You are super excited, as you are finally planning a much-needed vacation. You have a few ideas for where you want to go, but you haven’t nailed down your plans yet. You head for your preferred device—laptop, phone, tablet, TV, and even the refrigerator, if you’re the type who likes to peruse the Internet while checking what’s left in the icebox.

As soon as your preferred site comes up—wait, it’s still loading.… Here we see the first usability problem with any site, but one that is especially troublesome on travel sites: page load speed. The faster a page loads, the more you feel that you can trust the site. Across the industry you will see different metrics, but the average is that for about every additional second a page takes to load, a site loses lose about 5 percent of its visitors, a figure that goes up exponentially after about 3 seconds.
After you have waited for the page to load, you look around for the options. You want to look at packages but can’t seem to locate that section. You can’t seem to find the nav, or the site has so many options you aren’t sure where to go. Quickly we’ve run into another travel website design issue that can stop people from staying on a site: way-finding, which refers to how users navigate a site.  Think if you were driving around a city with no street signs or, possibly worse, there were 10 or even 15 signs with different names for every street; navigating would be almost impossible. The more a site’s architects can hone and simplify the wayfinding, the more users will be able to find what they are looking for and have trust in the site.

When you finally find the packages you’re looking for, you just can’t get excited about any of the options. You notice the writing on the site is rather bland, and nothing is drawing your attention. When it comes to usability, this is a lesser known but extremely important aspect: copywriting. Writing quality can make or break a travel site. Using action verbs and carefully crafted language will allow users to feel more engaged and excited about the options presented to them.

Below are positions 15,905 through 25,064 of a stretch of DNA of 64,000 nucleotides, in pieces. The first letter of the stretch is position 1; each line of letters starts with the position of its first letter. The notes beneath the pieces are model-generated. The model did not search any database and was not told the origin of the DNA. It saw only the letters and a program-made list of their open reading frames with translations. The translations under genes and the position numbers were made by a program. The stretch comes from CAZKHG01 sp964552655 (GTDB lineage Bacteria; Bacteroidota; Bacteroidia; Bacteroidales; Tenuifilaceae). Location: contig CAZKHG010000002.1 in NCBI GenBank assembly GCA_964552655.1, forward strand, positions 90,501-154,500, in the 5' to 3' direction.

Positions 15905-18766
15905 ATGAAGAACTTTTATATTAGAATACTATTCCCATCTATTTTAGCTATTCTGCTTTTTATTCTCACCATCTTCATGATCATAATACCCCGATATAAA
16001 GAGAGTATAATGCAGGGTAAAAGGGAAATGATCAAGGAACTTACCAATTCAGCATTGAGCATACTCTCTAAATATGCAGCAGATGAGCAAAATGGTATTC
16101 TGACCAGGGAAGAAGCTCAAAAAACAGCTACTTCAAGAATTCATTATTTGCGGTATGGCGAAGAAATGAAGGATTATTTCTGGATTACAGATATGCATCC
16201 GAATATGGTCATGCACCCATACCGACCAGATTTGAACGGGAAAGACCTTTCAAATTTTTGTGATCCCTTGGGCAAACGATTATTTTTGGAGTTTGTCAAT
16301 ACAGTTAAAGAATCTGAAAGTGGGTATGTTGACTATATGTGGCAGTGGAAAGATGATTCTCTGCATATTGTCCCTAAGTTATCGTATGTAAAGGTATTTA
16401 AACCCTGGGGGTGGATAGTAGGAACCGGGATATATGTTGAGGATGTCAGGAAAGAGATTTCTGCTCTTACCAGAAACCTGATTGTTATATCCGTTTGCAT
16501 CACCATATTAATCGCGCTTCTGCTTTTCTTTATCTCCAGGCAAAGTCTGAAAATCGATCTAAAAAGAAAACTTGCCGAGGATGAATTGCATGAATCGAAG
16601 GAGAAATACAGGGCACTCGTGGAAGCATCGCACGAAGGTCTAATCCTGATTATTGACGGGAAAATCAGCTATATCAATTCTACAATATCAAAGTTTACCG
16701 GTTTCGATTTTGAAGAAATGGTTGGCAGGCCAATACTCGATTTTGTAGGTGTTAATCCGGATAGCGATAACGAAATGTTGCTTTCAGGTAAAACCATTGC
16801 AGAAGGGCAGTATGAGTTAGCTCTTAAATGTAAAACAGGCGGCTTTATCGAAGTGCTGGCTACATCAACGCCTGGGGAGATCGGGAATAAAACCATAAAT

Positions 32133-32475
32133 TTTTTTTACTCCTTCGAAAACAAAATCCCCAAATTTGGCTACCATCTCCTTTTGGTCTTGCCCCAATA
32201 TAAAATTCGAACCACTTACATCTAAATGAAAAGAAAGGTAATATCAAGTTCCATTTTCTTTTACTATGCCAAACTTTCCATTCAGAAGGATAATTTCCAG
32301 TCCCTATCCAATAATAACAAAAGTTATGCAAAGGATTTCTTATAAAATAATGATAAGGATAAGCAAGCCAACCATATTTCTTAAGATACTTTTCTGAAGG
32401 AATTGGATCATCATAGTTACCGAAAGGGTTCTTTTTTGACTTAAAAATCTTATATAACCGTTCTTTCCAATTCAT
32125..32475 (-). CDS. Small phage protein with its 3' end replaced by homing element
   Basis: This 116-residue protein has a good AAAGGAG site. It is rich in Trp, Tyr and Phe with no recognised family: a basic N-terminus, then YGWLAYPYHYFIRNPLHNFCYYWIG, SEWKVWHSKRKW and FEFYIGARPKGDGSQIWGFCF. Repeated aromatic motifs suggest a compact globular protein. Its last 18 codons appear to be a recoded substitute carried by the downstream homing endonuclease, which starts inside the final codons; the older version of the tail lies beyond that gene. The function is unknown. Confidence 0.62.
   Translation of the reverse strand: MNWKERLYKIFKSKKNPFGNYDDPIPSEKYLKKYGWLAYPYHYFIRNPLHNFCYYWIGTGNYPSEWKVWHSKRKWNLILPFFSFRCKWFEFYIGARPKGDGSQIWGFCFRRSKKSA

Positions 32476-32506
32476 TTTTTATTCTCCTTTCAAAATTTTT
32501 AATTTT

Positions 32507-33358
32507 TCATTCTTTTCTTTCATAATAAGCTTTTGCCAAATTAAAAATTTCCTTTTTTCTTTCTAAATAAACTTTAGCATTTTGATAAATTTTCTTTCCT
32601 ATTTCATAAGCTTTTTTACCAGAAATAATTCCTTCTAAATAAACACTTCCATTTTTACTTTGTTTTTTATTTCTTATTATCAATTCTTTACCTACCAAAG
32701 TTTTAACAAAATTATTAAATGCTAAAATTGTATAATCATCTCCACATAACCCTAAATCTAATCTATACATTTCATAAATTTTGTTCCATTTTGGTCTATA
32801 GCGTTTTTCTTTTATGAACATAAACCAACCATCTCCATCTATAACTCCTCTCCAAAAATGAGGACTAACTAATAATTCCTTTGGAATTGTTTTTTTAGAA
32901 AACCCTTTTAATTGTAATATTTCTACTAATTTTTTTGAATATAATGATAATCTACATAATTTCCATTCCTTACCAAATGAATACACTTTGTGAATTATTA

Once you finally make your decision on a package to your intended destination, you get curious about what you can do there. Your chosen package includes a few events, but you will be at your destination for a full week and want to know what the other options are. This is where two more usability features can pay dividends. First is related products. The site now knows where you are going and when you are going to be there, and should be more than happy to serve up some interesting activities. The other important feature is reviews.


As you are deciding on which events or experiences you want to partake in, it is great to have reviews from people who have actually done them—it helps you connect on a personal level to the place you are going. This type of immersive experience is invaluable when deciding where to go and what to do when you travel.

When it comes down to it, usability on a travel site is about trust. If there is no trust, there is no conversion. When people purchase from a travel site, they feel that they are putting their lives in the hands of that site. They are hoping that this digital travel agent has their best interests in mind and is sending them off for the time of their lives.

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